A German coastal cannon fires against an aircraft that flies at low altitude over the English Channel. Encouraged by Churchill,
Operation Jubilee ended in a disaster for the British Expeditionary Force that in the summer of 1942 finally landed on the
area of Dieppe in order to destroy its docks. The operation was also intended as a test for the future and much more successful
These French peasants work within the remains of the defeat (several British Bren Carrier), to whose presence have gotten used to.
A Willys Jeep car equipped with a radio transmitter gets onboard a C 47 Dakota
transport aircraft during the preparations for the landings in Normandy. The white strips painted on the fuselage of the aircraft
served as an identification for the aircraft taking part on the operations of the D Day.
American soldiers and Jeeps have been loaded onboard a LCT (Landing Craft Tank) unit and are awaiting
for the order of departure. Despite the scrupulous preparation of the D Day, the bad weather ruined the perfect organization,
delaying several times the beginning of the operations, which finally took place on 6 June 1944.
British paratroopers flying towards their drop zone. Soon the red light will be on and the soldiers will jump into the dark. Many
of them are living the last moments of their lives.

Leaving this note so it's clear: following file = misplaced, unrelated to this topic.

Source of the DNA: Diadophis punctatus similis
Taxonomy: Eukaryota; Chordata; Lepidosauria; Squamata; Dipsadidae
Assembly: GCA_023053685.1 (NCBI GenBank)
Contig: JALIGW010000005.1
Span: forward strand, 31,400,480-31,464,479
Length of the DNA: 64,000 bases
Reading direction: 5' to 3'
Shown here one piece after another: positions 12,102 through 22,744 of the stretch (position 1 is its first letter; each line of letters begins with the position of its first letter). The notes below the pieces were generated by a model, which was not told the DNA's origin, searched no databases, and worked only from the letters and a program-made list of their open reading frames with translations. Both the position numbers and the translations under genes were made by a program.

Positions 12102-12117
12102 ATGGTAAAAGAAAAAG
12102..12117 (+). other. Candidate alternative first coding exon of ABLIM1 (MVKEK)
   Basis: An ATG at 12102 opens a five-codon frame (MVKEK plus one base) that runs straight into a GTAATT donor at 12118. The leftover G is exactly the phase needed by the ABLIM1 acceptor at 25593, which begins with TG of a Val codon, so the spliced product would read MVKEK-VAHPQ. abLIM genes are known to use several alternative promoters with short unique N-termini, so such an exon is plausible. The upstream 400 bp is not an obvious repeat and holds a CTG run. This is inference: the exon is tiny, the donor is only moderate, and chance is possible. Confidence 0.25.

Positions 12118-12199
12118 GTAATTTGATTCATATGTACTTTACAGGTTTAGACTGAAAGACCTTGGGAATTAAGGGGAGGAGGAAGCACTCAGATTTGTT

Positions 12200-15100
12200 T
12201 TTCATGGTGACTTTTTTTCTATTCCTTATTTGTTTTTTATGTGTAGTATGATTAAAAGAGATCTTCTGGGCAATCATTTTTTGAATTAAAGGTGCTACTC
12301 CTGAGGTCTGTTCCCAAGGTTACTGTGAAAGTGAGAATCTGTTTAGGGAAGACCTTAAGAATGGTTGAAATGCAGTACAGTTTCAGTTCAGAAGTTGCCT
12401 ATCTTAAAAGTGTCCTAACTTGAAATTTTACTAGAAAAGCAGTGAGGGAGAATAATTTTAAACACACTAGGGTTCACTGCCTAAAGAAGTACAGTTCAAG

A MG 34 machine gun placed in anti-landing position during the maneuvers made in 1942 in expectancy
of a future Allied landing on the coasts of Normandy. When the Allied forces finally launched the massive amphibious assault
codenamed Operation Overlord in June 1944, a large part of the German troops were taken in a state of self-confidence. The Allied
intelligence made great efforts to deceive the Germans about the details of the operation, and the very German commanders crowned
these efforts by disregarding the alerts given by their own intelligence services.
British paratroopers getting on board a glider on the eve of the invasion of Europe. The largest amphibious landing on History
was about to begin and these highly trained soldiers would be launched behind the German lines to open a breach for the forces
coming from the sea.
American soldiers are waiting in the docks while trucks are being loaded onboard the LST (Landing Ship Tank) units.
American soldiers getting onboard a motor barge that would transport them to the LST units anchored nearby.
In the eve of the landings in Normandy, the English docks on the Channel were crowded by landing craft ranging from the small
LCT to the large LST which would carry those across the English Channel.
Albeit the landing was a harsh time for the soldiers the operation achieved a quick success, helped by many security gaps left
by the Germans. Their commanders, using a logical approach, were convinced until the last moment that the landing would be
effectuated in Calais, nearest continental point to England. Curiously, only Hitler thought otherwise.